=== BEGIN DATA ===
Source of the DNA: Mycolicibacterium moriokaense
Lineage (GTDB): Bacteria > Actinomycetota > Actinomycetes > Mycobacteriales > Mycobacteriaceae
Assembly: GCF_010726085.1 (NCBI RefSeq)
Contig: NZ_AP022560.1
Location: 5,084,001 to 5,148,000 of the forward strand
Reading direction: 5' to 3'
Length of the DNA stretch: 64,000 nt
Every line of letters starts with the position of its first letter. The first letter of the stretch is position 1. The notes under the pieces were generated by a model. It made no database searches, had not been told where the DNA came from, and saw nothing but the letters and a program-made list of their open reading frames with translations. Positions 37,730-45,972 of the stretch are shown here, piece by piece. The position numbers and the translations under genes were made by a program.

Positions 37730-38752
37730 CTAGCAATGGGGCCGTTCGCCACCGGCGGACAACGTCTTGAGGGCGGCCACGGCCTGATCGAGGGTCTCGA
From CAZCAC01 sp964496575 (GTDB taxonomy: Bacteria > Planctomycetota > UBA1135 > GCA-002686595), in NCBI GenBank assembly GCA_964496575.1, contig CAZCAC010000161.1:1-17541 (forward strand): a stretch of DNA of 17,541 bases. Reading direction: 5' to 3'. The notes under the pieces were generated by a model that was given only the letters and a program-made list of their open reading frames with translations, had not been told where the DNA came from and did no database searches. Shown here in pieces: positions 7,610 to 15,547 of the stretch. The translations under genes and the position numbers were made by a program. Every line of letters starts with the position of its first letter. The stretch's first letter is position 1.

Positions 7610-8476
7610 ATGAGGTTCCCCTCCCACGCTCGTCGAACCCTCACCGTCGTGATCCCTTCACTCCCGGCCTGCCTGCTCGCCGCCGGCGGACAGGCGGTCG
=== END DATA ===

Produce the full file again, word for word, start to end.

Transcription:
Source of the DNA: Mycolicibacterium moriokaense
Lineage (GTDB): Bacteria > Actinomycetota > Actinomycetes > Mycobacteriales > Mycobacteriaceae
Assembly: GCF_010726085.1 (NCBI RefSeq)
Contig: NZ_AP022560.1
Location: 5,084,001 to 5,148,000 of the forward strand
Reading direction: 5' to 3'
Length of the DNA stretch: 64,000 nt
Every line of letters starts with the position of its first letter. The first letter of the stretch is position 1. The notes under the pieces were generated by a model. It made no database searches, had not been told where the DNA came from, and saw nothing but the letters and a program-made list of their open reading frames with translations. Positions 37,730-45,972 of the stretch are shown here, piece by piece. The position numbers and the translations under genes were made by a program.

Positions 37730-38752
37730 CTAGCAATGGGGCCGTTCGCCACCGGCGGACAACGTCTTGAGGGCGGCCACGGCCTGATCGAGGGTCTCGA
From CAZCAC01 sp964496575 (GTDB taxonomy: Bacteria > Planctomycetota > UBA1135 > GCA-002686595), in NCBI GenBank assembly GCA_964496575.1, contig CAZCAC010000161.1:1-17541 (forward strand): a stretch of DNA of 17,541 bases. Reading direction: 5' to 3'. The notes under the pieces were generated by a model that was given only the letters and a program-made list of their open reading frames with translations, had not been told where the DNA came from and did no database searches. Shown here in pieces: positions 7,610 to 15,547 of the stretch. The translations under genes and the position numbers were made by a program. Every line of letters starts with the position of its first letter. The stretch's first letter is position 1.

Positions 7610-8476
7610 ATGAGGTTCCCCTCCCACGCTCGTCGAACCCTCACCGTCGTGATCCCTTCACTCCCGGCCTGCCTGCTCGCCGCCGGCGGACAGGCGGTCG